The Porsche 935 was developed in the mid-1970s on the basis of the Porsche 930. Built to FIA group 5 regulations, the turbocharged racing car was used in the period from 1976 and 1982 mainly in brand world championships and the Deutsche Rennsport Meisterschaft (DRM) championship. The first build of the 935 sported 2.85 litres of piston displacement and mustered about 590 horse power.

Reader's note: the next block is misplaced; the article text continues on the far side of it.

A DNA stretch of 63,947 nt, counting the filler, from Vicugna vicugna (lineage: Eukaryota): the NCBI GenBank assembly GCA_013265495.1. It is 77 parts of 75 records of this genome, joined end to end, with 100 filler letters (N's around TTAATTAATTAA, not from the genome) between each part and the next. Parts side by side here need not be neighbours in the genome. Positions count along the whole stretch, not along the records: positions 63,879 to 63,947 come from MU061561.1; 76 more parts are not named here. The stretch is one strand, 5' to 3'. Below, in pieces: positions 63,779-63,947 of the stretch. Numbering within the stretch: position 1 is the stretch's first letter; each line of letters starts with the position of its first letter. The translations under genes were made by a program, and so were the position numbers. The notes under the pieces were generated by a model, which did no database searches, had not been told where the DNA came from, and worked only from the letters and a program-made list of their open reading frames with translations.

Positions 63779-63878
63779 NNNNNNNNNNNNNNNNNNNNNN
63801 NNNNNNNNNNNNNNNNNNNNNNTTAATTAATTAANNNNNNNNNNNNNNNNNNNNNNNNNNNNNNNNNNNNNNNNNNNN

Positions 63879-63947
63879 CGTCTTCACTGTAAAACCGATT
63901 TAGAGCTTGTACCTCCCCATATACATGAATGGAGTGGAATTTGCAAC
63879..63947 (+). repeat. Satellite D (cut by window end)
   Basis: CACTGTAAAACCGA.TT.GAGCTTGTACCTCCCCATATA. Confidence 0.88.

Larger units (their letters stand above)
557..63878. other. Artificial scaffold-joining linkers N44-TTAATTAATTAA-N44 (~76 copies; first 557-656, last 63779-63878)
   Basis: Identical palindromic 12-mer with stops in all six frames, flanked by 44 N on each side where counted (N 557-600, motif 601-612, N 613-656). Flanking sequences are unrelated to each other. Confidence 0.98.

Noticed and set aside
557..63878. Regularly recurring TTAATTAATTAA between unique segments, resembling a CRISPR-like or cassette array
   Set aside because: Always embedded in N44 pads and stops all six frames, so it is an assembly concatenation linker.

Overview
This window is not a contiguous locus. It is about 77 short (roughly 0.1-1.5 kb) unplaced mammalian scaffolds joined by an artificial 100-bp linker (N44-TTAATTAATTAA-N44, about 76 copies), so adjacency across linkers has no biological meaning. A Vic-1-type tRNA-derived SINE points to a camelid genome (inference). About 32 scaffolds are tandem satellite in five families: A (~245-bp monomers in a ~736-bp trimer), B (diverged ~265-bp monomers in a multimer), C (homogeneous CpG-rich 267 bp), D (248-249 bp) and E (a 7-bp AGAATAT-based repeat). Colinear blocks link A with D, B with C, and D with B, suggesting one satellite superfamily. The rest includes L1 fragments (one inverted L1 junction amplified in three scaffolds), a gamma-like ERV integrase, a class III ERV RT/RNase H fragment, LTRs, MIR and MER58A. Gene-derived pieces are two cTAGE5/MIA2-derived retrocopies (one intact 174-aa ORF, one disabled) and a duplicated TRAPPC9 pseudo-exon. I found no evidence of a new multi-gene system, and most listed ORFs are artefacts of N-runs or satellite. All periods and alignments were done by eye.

Even back then, Porsche’s engineers already prioritised light-weight construction across the board. For example, both doors as well as the front and rear hood of the 935 were made of light-weight GRP. Given the affectionate byname of ‘baby’, the Porsche 935 had been slimmed down by 1977 to a mere 750 kg. And the 1978-made 935-78 ‘Moby Dick’, while rather bold and inventive, was a pretty spot-on interpretation of the FIA regulations by racing engineer Norbert Singer: According to FIA, the shape of the car body including doors and roof had to be retained, so Porsche’s designers reworked the model’s front and rear quite drastically and gave the 935 much broader wings. Only the doors and roof were left unchanged.